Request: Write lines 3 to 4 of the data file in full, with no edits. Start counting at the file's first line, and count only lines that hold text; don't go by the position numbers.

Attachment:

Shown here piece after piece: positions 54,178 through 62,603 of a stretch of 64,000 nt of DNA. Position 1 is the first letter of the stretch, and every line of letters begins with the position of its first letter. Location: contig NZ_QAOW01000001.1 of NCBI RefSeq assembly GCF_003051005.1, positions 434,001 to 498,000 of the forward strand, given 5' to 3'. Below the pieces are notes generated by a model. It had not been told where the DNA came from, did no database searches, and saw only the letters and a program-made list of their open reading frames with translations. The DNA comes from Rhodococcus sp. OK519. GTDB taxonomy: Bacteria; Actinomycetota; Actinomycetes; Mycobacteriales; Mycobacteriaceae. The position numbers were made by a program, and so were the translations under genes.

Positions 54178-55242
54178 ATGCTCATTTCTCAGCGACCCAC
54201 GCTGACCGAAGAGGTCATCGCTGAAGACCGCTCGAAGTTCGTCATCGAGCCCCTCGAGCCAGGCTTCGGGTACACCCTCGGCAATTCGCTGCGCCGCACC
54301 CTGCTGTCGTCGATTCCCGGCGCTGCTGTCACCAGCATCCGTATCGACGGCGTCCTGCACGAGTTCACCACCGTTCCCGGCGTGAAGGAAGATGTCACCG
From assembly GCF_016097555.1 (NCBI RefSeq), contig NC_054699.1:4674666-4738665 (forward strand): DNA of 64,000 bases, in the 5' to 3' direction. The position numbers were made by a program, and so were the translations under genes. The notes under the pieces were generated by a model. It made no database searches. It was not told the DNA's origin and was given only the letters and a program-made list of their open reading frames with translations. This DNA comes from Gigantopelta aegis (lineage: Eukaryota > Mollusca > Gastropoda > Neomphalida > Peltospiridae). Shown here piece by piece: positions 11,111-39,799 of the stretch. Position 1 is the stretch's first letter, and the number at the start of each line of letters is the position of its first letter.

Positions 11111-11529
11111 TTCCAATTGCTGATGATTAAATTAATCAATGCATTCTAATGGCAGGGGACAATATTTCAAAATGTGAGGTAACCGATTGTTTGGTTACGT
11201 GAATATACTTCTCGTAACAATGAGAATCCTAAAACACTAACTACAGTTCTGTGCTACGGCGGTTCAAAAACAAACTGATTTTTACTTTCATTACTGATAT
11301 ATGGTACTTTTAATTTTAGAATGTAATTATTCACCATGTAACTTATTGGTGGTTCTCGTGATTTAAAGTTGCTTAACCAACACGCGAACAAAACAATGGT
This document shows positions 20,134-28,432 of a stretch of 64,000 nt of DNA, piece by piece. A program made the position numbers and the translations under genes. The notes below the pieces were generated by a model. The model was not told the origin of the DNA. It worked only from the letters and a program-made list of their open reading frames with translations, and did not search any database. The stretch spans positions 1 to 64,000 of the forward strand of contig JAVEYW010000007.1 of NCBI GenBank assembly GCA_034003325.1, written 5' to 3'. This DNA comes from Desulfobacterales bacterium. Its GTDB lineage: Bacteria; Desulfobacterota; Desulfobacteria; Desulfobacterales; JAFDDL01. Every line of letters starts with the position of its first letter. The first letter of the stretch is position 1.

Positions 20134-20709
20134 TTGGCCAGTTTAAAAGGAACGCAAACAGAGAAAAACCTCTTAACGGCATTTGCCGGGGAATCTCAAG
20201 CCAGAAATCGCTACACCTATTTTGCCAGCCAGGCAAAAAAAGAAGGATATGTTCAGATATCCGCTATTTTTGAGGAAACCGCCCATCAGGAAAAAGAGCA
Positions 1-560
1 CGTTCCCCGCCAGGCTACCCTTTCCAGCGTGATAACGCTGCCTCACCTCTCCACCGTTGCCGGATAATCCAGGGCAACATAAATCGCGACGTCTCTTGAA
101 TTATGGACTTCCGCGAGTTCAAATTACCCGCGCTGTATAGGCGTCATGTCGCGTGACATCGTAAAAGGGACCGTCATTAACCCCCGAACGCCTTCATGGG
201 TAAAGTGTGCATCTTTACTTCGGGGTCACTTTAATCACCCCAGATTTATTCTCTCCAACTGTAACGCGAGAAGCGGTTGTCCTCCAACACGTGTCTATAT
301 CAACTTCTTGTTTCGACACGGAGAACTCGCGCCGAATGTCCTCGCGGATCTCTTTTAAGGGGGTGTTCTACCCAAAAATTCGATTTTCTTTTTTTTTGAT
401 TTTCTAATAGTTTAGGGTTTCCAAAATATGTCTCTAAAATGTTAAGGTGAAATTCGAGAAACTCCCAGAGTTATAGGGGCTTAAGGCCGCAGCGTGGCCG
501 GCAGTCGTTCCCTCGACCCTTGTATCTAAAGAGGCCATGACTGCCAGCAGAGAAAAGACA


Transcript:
54178 ATGCTCATTTCTCAGCGACCCAC
54201 GCTGACCGAAGAGGTCATCGCTGAAGACCGCTCGAAGTTCGTCATCGAGCCCCTCGAGCCAGGCTTCGGGTACACCCTCGGCAATTCGCTGCGCCGCACC